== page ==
It’s reassuring to know that relativists are not as foolish as they sound. But that doesn’t mean relativism is harmless. Even just pretending that there are no universal standards of right and wrong has pernicious effects. The real purpose of going relativist is always self-serving and opportunistic: to evade criticism and accountability. It’s not so much a sincere belief as a convenient trump card to play whenever it suits you, and then to discreetly tuck away when no longer needed. The philosopher David Stove called it the Ishmael Effect, named after the narrator from Moby Dick. At the end of Melville’s novel, the ship sinks and everyone drowns, except for the narrator of the book: ‘I only am escaped alone to tell thee’. Like Ishmael, the relativist exempts himself from the fate to which he condemns everyone else.
The trouble is that, even though self-serving and self-defeating, there is something about relativism that sounds good. In everyday life we are all familiar with situations in which different people have different perspectives on an issue, and there’s no objective fact of the matter about who’s right. Moreover, criticizing someone can feel as if you’re imposing your beliefs on others, thus infringing on their freedom. Conversely, moral relativism, if you don’t think about it too hard, appears commendably tolerant, humble and self-effacing. And indeed, it’s true that we shouldn’t be too quick to condemn seemingly abhorrent cultural practices if we only have a superficial understanding of their rationale and history. Being overly judgemental can be annoying, as we know from Jesus’s parable about the woman who’s about to get stoned by a mob. If you argue that someone is objectively in the wrong, you sound like one of those sinners who are eager to cast the first stone.
But despite claims to the contrary, sometimes people are objectively wrong, and it’s pernicious to pretend otherwise. In his splendid new book Mental Immunity, the philosopher Andy Norman writes that bad ideas can be regarded as mind parasites, and proposes strategies to inoculate our minds against them. Just like biological parasites can invade our bodies and make us sick, mind parasites can infect our minds and make us stupid. From that immunological perspective, relativism is a major disruptor of our mental immune system. Objective standards of right and wrong are our main defences against bad ideas. If we lose those standards, then anything goes. By disabling our natural immunity, relativism makes us vulnerable to a whole host of bad ideas (because who’s to say that an idea is really bad?) and prevents us from picking up good ones (because why learn anything new if it’s all relative anyway?). It is also corrosive to our social norms, because it undermines the very notion that we are accountable for our beliefs and behaviours, and that we need to be able to justify them if challenged.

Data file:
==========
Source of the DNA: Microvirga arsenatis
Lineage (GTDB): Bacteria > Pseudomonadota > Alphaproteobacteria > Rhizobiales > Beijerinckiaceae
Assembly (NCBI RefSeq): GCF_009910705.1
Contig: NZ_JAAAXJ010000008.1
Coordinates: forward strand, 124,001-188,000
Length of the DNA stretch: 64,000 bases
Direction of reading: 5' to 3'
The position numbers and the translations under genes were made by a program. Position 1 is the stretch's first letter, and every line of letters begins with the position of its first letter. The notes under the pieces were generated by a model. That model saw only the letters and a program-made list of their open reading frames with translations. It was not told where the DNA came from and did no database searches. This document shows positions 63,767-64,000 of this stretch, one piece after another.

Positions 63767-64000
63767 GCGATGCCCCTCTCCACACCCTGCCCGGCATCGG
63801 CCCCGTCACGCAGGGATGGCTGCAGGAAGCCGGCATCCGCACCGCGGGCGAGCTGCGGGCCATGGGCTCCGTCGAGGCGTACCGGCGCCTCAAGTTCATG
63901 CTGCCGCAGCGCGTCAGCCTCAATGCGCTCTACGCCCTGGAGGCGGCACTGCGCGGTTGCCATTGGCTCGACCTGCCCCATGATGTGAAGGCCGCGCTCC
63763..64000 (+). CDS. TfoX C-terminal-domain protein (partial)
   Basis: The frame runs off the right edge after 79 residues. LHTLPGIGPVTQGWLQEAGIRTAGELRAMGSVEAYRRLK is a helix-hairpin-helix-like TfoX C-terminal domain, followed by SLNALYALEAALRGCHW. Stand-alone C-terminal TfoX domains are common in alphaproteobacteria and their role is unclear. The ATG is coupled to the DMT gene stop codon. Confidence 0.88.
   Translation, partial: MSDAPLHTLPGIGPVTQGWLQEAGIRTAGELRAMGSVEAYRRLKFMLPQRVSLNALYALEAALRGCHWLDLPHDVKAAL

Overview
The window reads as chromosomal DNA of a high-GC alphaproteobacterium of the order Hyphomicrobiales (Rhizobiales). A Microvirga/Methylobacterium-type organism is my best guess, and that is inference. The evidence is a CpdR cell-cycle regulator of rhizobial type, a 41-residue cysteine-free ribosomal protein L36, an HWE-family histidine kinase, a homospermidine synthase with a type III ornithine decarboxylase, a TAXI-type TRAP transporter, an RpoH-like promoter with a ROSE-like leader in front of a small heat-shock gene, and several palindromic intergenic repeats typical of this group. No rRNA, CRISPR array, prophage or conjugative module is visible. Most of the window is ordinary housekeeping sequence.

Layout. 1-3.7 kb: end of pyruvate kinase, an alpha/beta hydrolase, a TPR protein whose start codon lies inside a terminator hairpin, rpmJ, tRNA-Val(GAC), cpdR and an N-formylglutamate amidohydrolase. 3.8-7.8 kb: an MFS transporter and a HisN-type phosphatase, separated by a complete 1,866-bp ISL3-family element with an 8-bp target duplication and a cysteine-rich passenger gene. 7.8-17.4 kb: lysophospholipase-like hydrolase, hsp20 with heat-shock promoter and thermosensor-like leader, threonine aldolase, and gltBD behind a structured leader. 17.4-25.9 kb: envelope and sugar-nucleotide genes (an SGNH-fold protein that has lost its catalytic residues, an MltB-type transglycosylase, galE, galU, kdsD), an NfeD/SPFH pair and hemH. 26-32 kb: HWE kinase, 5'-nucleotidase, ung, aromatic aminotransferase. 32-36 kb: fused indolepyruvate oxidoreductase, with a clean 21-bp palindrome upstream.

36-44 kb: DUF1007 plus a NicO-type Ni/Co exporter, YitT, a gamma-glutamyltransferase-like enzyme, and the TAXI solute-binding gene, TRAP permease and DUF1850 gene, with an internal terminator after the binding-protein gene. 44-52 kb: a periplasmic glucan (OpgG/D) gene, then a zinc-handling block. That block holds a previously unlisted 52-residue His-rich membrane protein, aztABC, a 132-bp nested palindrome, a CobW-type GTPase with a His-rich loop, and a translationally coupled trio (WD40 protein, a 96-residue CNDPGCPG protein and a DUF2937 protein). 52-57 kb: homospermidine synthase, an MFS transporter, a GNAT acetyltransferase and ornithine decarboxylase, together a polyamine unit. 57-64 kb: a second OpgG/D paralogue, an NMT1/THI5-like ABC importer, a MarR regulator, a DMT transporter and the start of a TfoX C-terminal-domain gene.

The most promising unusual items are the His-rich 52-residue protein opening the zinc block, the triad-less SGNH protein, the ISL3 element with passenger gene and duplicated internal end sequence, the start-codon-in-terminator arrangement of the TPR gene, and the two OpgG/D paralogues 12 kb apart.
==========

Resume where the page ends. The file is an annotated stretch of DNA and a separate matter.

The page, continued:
In that sense, relativism is not just some bad idea, but the mother lode of bad ideas. It’s about time we stamp it out.
Acknowledgements: Thanks to Max Holister, Nick Brown and Maryellen Stohlman-Vanderveen for their editorial suggestions.
(Published on the blog of the American Philosophical Association, July 30, 2021)